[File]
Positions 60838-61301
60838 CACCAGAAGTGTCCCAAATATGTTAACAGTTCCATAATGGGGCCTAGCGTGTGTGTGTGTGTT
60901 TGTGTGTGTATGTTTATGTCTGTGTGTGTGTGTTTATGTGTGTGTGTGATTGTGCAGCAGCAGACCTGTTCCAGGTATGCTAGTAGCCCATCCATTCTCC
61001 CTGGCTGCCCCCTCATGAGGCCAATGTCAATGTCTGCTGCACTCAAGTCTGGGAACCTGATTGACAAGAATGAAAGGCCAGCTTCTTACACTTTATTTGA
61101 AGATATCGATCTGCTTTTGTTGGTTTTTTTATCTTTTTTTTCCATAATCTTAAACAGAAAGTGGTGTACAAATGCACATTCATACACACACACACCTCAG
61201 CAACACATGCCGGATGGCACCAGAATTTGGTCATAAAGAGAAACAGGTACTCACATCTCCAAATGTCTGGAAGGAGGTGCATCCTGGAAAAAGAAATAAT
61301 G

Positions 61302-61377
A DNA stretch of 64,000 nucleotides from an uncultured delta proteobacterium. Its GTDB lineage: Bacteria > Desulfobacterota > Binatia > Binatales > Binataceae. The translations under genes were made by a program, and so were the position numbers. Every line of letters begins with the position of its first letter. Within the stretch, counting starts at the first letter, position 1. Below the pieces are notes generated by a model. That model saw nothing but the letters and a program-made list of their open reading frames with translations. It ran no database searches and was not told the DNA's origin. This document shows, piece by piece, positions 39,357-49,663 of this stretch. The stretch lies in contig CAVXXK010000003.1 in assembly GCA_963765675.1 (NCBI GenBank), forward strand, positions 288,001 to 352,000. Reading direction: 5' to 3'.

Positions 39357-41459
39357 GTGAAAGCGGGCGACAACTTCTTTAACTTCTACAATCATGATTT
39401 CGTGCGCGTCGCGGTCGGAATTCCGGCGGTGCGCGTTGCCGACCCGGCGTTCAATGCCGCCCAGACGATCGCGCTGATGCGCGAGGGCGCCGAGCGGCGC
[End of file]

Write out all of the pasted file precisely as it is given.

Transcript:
Positions 60838-61301
60838 CACCAGAAGTGTCCCAAATATGTTAACAGTTCCATAATGGGGCCTAGCGTGTGTGTGTGTGTT
60901 TGTGTGTGTATGTTTATGTCTGTGTGTGTGTGTTTATGTGTGTGTGTGATTGTGCAGCAGCAGACCTGTTCCAGGTATGCTAGTAGCCCATCCATTCTCC
61001 CTGGCTGCCCCCTCATGAGGCCAATGTCAATGTCTGCTGCACTCAAGTCTGGGAACCTGATTGACAAGAATGAAAGGCCAGCTTCTTACACTTTATTTGA
61101 AGATATCGATCTGCTTTTGTTGGTTTTTTTATCTTTTTTTTCCATAATCTTAAACAGAAAGTGGTGTACAAATGCACATTCATACACACACACACCTCAG
61201 CAACACATGCCGGATGGCACCAGAATTTGGTCATAAAGAGAAACAGGTACTCACATCTCCAAATGTCTGGAAGGAGGTGCATCCTGGAAAAAGAAATAAT
61301 G

Positions 61302-61377
A DNA stretch of 64,000 nucleotides from an uncultured delta proteobacterium. Its GTDB lineage: Bacteria > Desulfobacterota > Binatia > Binatales > Binataceae. The translations under genes were made by a program, and so were the position numbers. Every line of letters begins with the position of its first letter. Within the stretch, counting starts at the first letter, position 1. Below the pieces are notes generated by a model. That model saw nothing but the letters and a program-made list of their open reading frames with translations. It ran no database searches and was not told the DNA's origin. This document shows, piece by piece, positions 39,357-49,663 of this stretch. The stretch lies in contig CAVXXK010000003.1 in assembly GCA_963765675.1 (NCBI GenBank), forward strand, positions 288,001 to 352,000. Reading direction: 5' to 3'.

Positions 39357-41459
39357 GTGAAAGCGGGCGACAACTTCTTTAACTTCTACAATCATGATTT
39401 CGTGCGCGTCGCGGTCGGAATTCCGGCGGTGCGCGTTGCCGACCCGGCGTTCAATGCCGCCCAGACGATCGCGCTGATGCGCGAGGGCGCCGAGCGGCGC